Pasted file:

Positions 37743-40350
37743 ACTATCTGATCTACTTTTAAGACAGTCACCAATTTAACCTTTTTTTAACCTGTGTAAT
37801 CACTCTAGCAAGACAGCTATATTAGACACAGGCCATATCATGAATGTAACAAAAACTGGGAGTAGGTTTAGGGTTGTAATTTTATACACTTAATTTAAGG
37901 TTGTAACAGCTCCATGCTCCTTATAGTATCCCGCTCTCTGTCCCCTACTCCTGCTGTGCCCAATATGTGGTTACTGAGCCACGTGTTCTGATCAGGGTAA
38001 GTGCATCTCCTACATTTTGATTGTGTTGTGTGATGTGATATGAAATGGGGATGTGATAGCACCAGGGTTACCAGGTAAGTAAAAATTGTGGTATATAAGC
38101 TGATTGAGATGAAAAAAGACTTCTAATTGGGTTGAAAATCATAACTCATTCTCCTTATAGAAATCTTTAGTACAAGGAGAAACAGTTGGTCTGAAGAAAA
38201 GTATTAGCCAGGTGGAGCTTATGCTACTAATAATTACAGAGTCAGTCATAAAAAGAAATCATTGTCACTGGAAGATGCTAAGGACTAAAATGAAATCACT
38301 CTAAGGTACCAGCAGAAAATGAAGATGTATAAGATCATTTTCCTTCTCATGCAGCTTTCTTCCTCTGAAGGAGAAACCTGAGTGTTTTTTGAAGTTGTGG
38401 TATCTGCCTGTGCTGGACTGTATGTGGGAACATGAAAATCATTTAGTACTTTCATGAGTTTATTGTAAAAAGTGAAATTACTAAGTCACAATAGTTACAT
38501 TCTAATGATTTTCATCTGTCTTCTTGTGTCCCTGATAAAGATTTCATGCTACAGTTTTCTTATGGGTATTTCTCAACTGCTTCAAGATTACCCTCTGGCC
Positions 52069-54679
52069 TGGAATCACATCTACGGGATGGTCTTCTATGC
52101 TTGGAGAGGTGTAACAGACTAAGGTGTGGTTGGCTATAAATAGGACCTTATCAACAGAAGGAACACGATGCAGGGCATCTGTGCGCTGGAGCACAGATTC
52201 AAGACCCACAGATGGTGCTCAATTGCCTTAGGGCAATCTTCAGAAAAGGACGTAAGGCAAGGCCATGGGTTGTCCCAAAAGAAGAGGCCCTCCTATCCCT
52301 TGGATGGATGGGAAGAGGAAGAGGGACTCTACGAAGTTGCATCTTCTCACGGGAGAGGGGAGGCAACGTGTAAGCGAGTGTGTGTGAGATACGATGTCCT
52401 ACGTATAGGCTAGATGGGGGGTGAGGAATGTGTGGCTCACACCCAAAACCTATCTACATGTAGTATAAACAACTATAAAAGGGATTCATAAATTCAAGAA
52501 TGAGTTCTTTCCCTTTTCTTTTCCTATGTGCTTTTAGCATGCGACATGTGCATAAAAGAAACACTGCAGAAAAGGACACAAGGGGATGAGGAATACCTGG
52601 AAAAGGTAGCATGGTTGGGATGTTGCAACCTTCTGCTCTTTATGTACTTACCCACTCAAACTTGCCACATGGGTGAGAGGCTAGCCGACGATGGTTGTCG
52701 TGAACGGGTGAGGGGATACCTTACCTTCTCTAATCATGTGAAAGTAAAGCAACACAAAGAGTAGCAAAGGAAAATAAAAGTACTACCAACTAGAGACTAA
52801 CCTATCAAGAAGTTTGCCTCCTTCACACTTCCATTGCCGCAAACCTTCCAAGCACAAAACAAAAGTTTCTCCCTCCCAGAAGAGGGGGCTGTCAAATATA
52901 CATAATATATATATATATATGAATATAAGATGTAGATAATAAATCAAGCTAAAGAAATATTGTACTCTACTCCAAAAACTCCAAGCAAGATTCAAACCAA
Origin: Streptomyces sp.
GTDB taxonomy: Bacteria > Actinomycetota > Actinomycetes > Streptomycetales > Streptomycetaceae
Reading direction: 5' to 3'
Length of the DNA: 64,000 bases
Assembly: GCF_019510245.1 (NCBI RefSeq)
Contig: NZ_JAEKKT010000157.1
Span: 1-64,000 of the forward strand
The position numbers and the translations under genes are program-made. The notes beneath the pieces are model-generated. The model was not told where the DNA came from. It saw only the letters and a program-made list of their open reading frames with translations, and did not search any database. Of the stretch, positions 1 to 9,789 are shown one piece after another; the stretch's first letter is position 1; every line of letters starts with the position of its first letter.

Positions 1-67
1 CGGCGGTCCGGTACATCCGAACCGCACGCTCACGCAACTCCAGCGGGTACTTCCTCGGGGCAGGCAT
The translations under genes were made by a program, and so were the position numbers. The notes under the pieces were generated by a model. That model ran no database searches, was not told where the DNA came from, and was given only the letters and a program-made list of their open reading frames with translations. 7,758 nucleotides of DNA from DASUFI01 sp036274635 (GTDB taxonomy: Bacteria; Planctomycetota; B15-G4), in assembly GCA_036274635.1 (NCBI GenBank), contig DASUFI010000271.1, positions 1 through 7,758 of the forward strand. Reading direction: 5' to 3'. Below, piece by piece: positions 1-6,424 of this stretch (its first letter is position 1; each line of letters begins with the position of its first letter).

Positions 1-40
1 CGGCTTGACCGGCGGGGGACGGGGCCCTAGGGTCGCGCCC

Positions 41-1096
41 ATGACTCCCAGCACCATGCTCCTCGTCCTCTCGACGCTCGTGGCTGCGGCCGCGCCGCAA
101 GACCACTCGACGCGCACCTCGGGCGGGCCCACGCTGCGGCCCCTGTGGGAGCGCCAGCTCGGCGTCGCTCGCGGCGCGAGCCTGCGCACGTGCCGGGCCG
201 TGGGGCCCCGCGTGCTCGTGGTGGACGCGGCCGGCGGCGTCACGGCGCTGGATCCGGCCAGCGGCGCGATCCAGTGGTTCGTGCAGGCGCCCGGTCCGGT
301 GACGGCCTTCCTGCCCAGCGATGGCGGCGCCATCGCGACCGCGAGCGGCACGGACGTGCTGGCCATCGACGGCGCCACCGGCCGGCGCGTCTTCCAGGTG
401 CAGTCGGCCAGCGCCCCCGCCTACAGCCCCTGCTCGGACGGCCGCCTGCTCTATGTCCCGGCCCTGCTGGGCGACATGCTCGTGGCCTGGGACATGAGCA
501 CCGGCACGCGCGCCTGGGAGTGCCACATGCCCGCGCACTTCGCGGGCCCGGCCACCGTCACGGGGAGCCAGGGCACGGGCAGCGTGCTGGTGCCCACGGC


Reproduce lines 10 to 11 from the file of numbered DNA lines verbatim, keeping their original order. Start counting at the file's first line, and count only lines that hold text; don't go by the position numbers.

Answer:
38501 TCTAATGATTTTCATCTGTCTTCTTGTGTCCCTGATAAAGATTTCATGCTACAGTTTTCTTATGGGTATTTCTCAACTGCTTCAAGATTACCCTCTGGCC
Positions 52069-54679